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Didn’t think I would have a “Fox issues the power” moment, but…

June 8, 2012, 10:41 PM

…but it looks like Falcon is going to have one.  First of all, though, if you’re wondering what I’m even talking about, it’s a Power Rangers reference.  Before Power Rangers Zeo began, they ran “It’s Coming” previews, and then ran the full song before the first episode of the show.  One line was difficult to understand.  The correct lyrics were, “Unleashing the power”, but Sis and I thought it was “Fox [something] the power” (Power Rangers was airing on Fox at that time).  Back in 1996, we wrote to Mark Oxman (aka “Maxmouze”), who ran a Power Rangers newsletter at the time, about the lyrics.  He indicated that the words were “Fox issues the power”.  Even though Mark Oxman got it wrong, the mondegreen has become how I describe hyped up premieres.

And Falcon’s becoming Schumin Web isn’t that big of a deal visually.  The site will look mostly the same.  But the Fire Alarm Collection pages are getting a big upgrade.  That’s because the restoration of that area is coinciding with some long overdue updates, including added alarms, and all new illustrations.  Realize that many of the photos in the alarm collection pages are more than ten years old.  That’s back in the era of my original Mavica camera.  And I wasn’t nearly as meticulous about how I kept photos early on, and the originals for the old photos had been lost.  So there would be no restoration at all if I kept the old photos in place.  So over the last week or so, I configured part of my kitchen as something of a photography studio, and took new photos of every alarm in the collection.  I’ll leave the final result under wraps for now (mostly because I’m not done with the pages), but I want you to see some of the behind-the-scenes work, as the alarms went in for their closeups…

The tablecloth on my kitchen table does double duty as a backdrop for fire alarms.
The tablecloth on my kitchen table does double duty as a backdrop for fire alarms.

The Cerberus Pyrotronics HDC-24C with the Spage Age light plate, was the first alarm to be rephotographed.
The Cerberus Pyrotronics HDC-24C with the Spage Age light plate, was the first alarm to be rephotographed.

The round Standard pull station was another one to be photographed on the first night.  This photo shows it in a pulled state.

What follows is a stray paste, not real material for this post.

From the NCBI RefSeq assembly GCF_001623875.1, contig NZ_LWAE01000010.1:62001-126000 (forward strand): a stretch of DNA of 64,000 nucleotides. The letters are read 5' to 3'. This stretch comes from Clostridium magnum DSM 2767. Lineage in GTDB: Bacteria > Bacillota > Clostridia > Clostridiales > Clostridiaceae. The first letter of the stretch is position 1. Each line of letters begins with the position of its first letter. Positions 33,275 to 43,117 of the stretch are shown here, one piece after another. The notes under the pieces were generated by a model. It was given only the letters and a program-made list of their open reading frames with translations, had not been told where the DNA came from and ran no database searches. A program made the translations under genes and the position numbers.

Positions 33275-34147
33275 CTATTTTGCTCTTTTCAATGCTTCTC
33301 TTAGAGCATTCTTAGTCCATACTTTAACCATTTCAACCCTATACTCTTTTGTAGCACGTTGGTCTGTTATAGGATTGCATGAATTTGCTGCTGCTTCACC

The round Standard pull station was another one to be photographed on the first night.  This photo shows it in a pulled state.

I had great difficulty in separating my Simplex 2901-9838 from the strobe plate and backbox that it was attached to.  Note the bent screw.  I think it easily took 20 or 30 minutes to get that screw out.  What I ended up doing was to bend the screw to use the screw itself as a lever to get it moving, and even then I used pliers.  I obviously got the screw out, and put different (and shorter) screws in when I put that unit back together.  And of course only one screw was troublesome.  The other screw came right out without issue.
I had great difficulty in separating my Simplex 2901-9838 from the strobe plate and backbox that it was attached to.  Note the bent screw.  I think it easily took 20 or 30 minutes to get that screw out.  What I ended up doing was to bend the screw to use the screw itself as a lever to get it moving, and even then I used pliers.  I obviously got the screw out, and put different (and shorter) screws in when I put that unit back together.  And of course only one screw was troublesome.  The other screw came right out without issue.

My heaviest alarm setup.  This is a Simplex bell mounted to a Simplex light plate and backbox.  Note, however, that there is a generic backbox attached to the red Simplex one.  This is to balance the weight of the bell, because the whole unit would fall forward because of the bell on the front.  This also proved to be a troublesome signal to photograph, as I ended up having to borrow the proper size allen wrench to remove the gong from the bell in order to break this assembly down for photographing.
My heaviest alarm setup.  This is a Simplex bell mounted to a Simplex light plate and backbox.  Note, however, that there is a generic backbox attached to the red Simplex one.  This is to balance the weight of the bell, because the whole unit would fall forward because of the bell on the front.  This also proved to be a troublesome signal to photograph, as I ended up having to borrow the proper size allen wrench to remove the gong from the bell in order to break this assembly down for photographing.

Towards the end of the shoot, the Wheelock 7002T gets photographed.  It was supposed to be the last thing photographed, but the bell trouble ended up making the bell the last one instead of this.
Towards the end of the shoot, the Wheelock 7002T gets photographed.  It was supposed to be the last thing photographed, but the bell trouble ended up making the bell the last one instead of this.


My kitchen is back together again after I finished photographing all of the alarms.

Meanwhile, I’ve set Sunday, July 1, 2012 as the launch date for Falcon.  Once I finish the fire alarm stuff, Falcon is done, and goes into beta testing until July 1.  Then at 12:01 AM on July 1, I am taking down the current production version of the site and swinging Falcon into place as Schumin Web.  I am excited, because after a year of work, the site will be fully restored and cleaned up, and running on a new content engine.

So there, you go, I suppose.  I’ll let you know when beta testing begins in case you’re interested in participating.

Web site: Fire Alarm Collection. Obviously, if you're looking at this after July 1, 2012, this is the new version.

Song: "Unleashing the Power", aka "Fox issues the power"

Quote: And with the end of the photography, I'm just glad to have my kitchen back to normal. Preparing food around a tripod is not exactly my idea of fun. But it was worth it.